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Disclaimer:
The LAPDonline.org® website has made reasonable efforts to provide an accurate translation. However, no automated or computerized translation is perfect and is not intended to replace human or traditional translation methods. The official text is the English version of the LAPDonline.org® website. If any questions arise concerning the accuracy of the information presented by the translated version of the website, please refer to the English edition of the website, which is the official version.

 

News Release
Thursday, July 13, 2006
Media Relations
   
   
Chief Bratton Reacts to Blue Ribbon Report

Los Angeles: Los Angeles Police Chief William J. Bratton appeared at the Police Commission's special public meeting this afternoon on the blue ribbon report, "Rampart Reconsidered: The Search for Real Reform Seven Years Later."

Chief Bratton thanked the report's primary author, Ms. Connie Rice for her work. "I'd like to thank Connie Rice and her committee for carrying out the mandate to produce, once and for all, a comprehensive and objective Rampart after-action report." Chief Bratton also acknowledged the leadership of the current and former Police Commission presidents and Los Angeles mayors.

"My initial reaction is a favorable one, but, as you might expect, I reserve the right to take exception to some of the findings and recommendations," Bratton added.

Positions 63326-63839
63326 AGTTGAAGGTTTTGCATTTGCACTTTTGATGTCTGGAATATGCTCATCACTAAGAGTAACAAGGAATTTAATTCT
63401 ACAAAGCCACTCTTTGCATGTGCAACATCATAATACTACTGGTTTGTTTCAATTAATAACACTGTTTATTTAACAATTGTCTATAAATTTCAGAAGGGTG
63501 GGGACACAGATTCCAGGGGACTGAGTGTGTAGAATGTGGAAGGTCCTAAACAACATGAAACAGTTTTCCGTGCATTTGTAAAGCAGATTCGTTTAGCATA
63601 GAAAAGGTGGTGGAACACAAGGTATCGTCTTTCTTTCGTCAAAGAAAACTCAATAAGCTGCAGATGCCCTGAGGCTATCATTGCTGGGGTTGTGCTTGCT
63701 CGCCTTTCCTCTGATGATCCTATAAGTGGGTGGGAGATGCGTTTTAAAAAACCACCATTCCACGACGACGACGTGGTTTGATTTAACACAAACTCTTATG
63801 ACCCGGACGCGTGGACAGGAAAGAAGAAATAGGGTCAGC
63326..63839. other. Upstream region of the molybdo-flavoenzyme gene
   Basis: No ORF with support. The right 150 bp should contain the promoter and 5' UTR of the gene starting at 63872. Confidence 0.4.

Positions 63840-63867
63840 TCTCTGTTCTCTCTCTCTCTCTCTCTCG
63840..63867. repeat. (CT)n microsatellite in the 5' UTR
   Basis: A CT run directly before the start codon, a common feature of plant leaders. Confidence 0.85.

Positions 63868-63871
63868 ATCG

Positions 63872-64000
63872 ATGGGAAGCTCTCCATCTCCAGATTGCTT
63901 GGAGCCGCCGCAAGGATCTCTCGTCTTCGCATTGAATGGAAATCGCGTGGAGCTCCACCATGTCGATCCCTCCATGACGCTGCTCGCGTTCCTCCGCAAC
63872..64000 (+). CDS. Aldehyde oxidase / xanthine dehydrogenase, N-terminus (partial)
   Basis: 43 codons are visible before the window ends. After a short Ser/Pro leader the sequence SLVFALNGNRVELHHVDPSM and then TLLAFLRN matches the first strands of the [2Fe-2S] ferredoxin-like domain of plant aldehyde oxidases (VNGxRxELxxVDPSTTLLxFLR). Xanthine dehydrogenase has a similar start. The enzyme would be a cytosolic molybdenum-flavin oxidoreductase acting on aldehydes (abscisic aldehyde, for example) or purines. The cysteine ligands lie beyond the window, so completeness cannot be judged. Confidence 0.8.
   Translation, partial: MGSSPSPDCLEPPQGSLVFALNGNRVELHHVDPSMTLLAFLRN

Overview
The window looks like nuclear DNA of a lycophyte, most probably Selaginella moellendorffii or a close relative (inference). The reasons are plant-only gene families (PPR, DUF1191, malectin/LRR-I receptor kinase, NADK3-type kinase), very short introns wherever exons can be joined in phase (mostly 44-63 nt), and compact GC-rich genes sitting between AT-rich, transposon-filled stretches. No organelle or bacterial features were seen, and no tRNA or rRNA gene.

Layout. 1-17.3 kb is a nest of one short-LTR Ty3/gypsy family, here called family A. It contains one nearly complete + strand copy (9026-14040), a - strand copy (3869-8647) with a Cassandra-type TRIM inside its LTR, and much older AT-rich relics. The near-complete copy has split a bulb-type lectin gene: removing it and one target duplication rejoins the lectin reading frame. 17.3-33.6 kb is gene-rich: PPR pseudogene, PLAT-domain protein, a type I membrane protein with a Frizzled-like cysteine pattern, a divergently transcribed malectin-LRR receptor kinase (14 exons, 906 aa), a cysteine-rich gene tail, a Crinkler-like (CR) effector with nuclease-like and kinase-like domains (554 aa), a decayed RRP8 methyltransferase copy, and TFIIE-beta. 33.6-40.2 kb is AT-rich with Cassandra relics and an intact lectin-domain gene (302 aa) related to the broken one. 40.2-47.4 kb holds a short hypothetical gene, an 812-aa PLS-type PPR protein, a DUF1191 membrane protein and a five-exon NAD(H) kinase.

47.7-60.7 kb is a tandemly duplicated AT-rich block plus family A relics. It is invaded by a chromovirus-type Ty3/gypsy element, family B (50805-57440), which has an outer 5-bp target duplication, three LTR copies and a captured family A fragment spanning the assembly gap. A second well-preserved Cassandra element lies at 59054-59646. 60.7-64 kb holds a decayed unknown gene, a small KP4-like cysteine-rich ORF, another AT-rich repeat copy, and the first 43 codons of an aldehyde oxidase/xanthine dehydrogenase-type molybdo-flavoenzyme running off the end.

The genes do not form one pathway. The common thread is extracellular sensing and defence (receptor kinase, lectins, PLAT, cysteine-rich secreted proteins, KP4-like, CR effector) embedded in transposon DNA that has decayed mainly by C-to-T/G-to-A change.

The LAPD will review the report and work to implement its recommendations within the Department's own "State of the Department" action plan, which was begun in October 2004.

The blue ribbon report’s most significant finding is the need for more officers, a clarion call Chief Bratton has made since he took office in October 2002. Mayor Villaraigosa and the City Council heard the call and authorized an expansion of 1,000 officers. Their commitment is an important step to bringing about operational and cultural changes called for in the report.

"Professor George Kelling's research has shown the best way to reduce the effects of ‘stranger policing’ is to get the cops out of the police cars and interacting with the people they serve," Bratton said. "Out of necessity, LA has policed from police cars for 50 years, in order to handle a large area and population with half the cops of any other major city."

Bratton added, "One has only to look at the changes in MacArthur Park, Hollywood, and Baldwin Village to see the effects of close interaction with the community."

"This is not a sprint, but a marathon," the Chief said. "We've made monumental changes in LAPD, but we are still not where we want to be. Our action plan is the road map to get there --- to make Los Angeles the safest big city in America. And we are committed to doing it constitutionally, compassionately, and consistently."


     
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